Friday, May 16, 2014
Godzilla, Chef Reviews
Dir. Gareth Edwards
Godzilla is probably one of, if not the most, iconic monsters in pop culture. From his dark and gritty beginning in the masterpiece Gojira to his many rubber-suited, "dubbed" monster brawls, to the American remake that may as well not have been labelled "Godzilla" at all, the giant lizard has certainly not had a consistent level of quality throughout his 60-year stint destroying buildings and kicking the shit out of other giant creatures. But as soon as I heard Gareth Edwards was brought on board, I was sold. His low-budget giant monster flick Monsters was an astonishing first feature that balanced human relationships with the grand monster scale in a beautiful way. He was a perfect choice to direct this, and with a cast including Bryan Cranston and Elizabeth Olsen (who impressed me in Martha Marcy May Marlene), and a couple of fantastic, haunting trailers, my nerd boner went through the roof. And then the hype machine starting turning. Facebook, film blogs, people on the damn street - the buzz was that Godzilla was great. So I bolted to the first screening I could attend, and as I walked out of the theater it sunk in - this was just another mediocre summer movie.
Although the marketing campaign will have you believe Heisenberg is the main character, Aaron Taylor Johnson, playing a military dude named Ford, is the actual protagonist of the film. His dad, played by Bryan Cranston, is the guy who knows there's some kind of cover-up going on, in connection with an explosion that happened at the Janjiro Nuclear Plant, where he lost his wife (Juliette Binoche). Of course his son thinks he's crazy, but then shit starts to go down 15 years later, and it's Cranston, who's been studying this stuff all along, to the rescue. The plot sounds half-decent when you think it might end up as a father-son redemption story, but the movie does nothing with this, devolving into a pure "military" movie once the public sees and knows about the monsters. All of the acting talent is wasted here, especially Elizabeth Olsen, playing Ford's wife, and literally just exists for him to have someone to come home to. Ken Watanabe and Sally Hawkins, playing scientists, are also completely wasted with nothing to do but react to monsters causing destruction. I was really hoping the story would be smarter and more emotionally satisfying, coming from Edwards. He does do a respectable job of building up to the big moments in the last third of the film, but unfortunately, all that steam is lost because of the completely uninspired characters.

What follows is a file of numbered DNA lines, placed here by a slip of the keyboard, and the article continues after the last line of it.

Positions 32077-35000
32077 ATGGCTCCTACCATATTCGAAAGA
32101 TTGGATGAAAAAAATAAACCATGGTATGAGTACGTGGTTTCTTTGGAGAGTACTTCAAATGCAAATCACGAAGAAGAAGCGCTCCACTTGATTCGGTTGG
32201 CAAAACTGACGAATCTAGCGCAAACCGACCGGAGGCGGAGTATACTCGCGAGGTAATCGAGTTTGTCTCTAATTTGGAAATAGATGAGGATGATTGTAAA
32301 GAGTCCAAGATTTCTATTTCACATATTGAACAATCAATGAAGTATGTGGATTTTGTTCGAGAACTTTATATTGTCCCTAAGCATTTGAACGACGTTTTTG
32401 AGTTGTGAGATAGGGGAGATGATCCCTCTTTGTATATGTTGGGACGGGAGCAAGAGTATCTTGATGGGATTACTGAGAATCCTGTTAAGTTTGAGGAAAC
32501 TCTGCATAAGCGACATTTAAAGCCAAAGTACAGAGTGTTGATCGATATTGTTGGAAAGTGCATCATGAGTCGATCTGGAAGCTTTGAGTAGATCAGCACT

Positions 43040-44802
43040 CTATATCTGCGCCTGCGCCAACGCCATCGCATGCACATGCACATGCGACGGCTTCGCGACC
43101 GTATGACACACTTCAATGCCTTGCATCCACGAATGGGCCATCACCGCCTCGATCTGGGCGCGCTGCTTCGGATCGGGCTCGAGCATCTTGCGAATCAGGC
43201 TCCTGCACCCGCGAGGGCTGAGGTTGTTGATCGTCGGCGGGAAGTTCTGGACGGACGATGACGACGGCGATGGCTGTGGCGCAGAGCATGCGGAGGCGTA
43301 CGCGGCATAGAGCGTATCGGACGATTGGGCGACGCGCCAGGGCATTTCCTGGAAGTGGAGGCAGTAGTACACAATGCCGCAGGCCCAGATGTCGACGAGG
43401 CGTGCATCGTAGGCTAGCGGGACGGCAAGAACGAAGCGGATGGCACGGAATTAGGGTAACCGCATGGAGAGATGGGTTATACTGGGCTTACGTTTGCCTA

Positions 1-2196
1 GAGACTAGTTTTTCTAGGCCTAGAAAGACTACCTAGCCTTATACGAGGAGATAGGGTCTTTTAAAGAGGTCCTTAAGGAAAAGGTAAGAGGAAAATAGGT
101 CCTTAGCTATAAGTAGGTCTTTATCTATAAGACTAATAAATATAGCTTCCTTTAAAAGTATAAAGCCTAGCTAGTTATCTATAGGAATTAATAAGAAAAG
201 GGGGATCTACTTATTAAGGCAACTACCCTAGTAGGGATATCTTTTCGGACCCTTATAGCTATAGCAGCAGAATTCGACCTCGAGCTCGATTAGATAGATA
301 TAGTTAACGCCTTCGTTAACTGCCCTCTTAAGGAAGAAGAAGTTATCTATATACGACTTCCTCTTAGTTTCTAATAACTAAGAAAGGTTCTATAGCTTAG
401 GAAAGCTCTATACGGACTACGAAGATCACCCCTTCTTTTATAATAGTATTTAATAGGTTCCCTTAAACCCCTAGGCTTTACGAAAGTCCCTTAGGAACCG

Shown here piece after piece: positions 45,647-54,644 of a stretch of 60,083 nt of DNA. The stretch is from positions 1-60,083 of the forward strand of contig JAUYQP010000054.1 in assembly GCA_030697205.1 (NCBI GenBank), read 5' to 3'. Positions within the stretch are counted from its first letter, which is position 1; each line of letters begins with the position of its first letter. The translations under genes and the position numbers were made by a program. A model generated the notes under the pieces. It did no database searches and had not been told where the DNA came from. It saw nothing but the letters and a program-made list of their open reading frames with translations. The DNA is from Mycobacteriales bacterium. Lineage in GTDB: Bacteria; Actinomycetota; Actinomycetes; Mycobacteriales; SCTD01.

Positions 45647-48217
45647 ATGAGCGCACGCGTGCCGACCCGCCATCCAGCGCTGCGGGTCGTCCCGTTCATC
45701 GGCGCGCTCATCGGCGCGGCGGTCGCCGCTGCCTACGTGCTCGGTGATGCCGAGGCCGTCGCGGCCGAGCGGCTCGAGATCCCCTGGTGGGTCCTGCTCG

But what's even more disappointing are the monster fights. Godzilla doesn't fight any of his "famous" foes like Rodan, King Godorah, etc, but this completely generic Cloverfield ripoff, MUTOS. The CGI looks great, as I'm sure a million people worked on it, but the actual look of the film is the same "drab" nighttime/in-the-rain fights we've seen a million times. Sure there are some "money shot" moments of Godzilla roaring, and using his "signature" move, but they are saved for the very end of the film, after we've been exhausted with a seemingly endless amount of mindless babbling between scientists and pointless side-plots involving Aaron Taylor Johnson going from one place to the next, always happening to be in the exact right place to see the action from a movie-friendly angle (the amount of coincidences in this movie is astonishing).
While there are some memorable moments in the film (Cranston elevates the material with some emotional speeches, and the visuals/sound design is well handled), I just don't see what people are raving about. Even though it has way more flaws, I even thought the best parts of Pacific Rim were better than Godzilla. I was hoping for a huge balls-out finale, but it felt pretty anti-climactic to me, and I walked out of the theater feeling like I missed something. Overall, what was supposed to be the "Batman Begins" of Godzilla movies turned out, in my mind, to be only marginally better than the '98 American version.
Dir. Jon Favreau
Jon Favreau, after directing Iron Man and Iron Man 2, basically getting the ball rolling with the whole Marvel franchise, is decidedly taking it smaller with Chef, a movie about...well, a chef. John Favreau writes, directs, and stars in this movie about a gourmet chef, Carl Casper (Favreau) who is pressured by his boss (Dustin Hoffman) to cook strictly to his menu, even when a famous food critic comes to town and knocks the restaurant's uninspired dishes. All the while his relationship with his son is waning due to a divorce and a tweet of his blasting the aforementioned critic goes viral, sending him in an even deeper job crisis. With his reputation on the line, Casper quits and starts up a business of his own - inside a taco truck.
While the plot of the film may sound slight, and some of the father-son issues in the film are pretty been-there-done-that, Chef was still highly enjoyable; unlike Godzilla, this was a father-son story that actually went somewhere. The script is smartly written and just the right amount of funny and sweet, while showcasing some truly mouthwatering dishes (be warned if you go into this movie hungry). The cast is all great, and despite the lower budget Favreau was able to gather some top-notch talent (including two "Avengers"). I don't have much bad to say about this movie, I was totally charmed by it, and I think if you're into "indies," this is the movie equivalent of the comfort food that "El Jefe" serves out of his truck.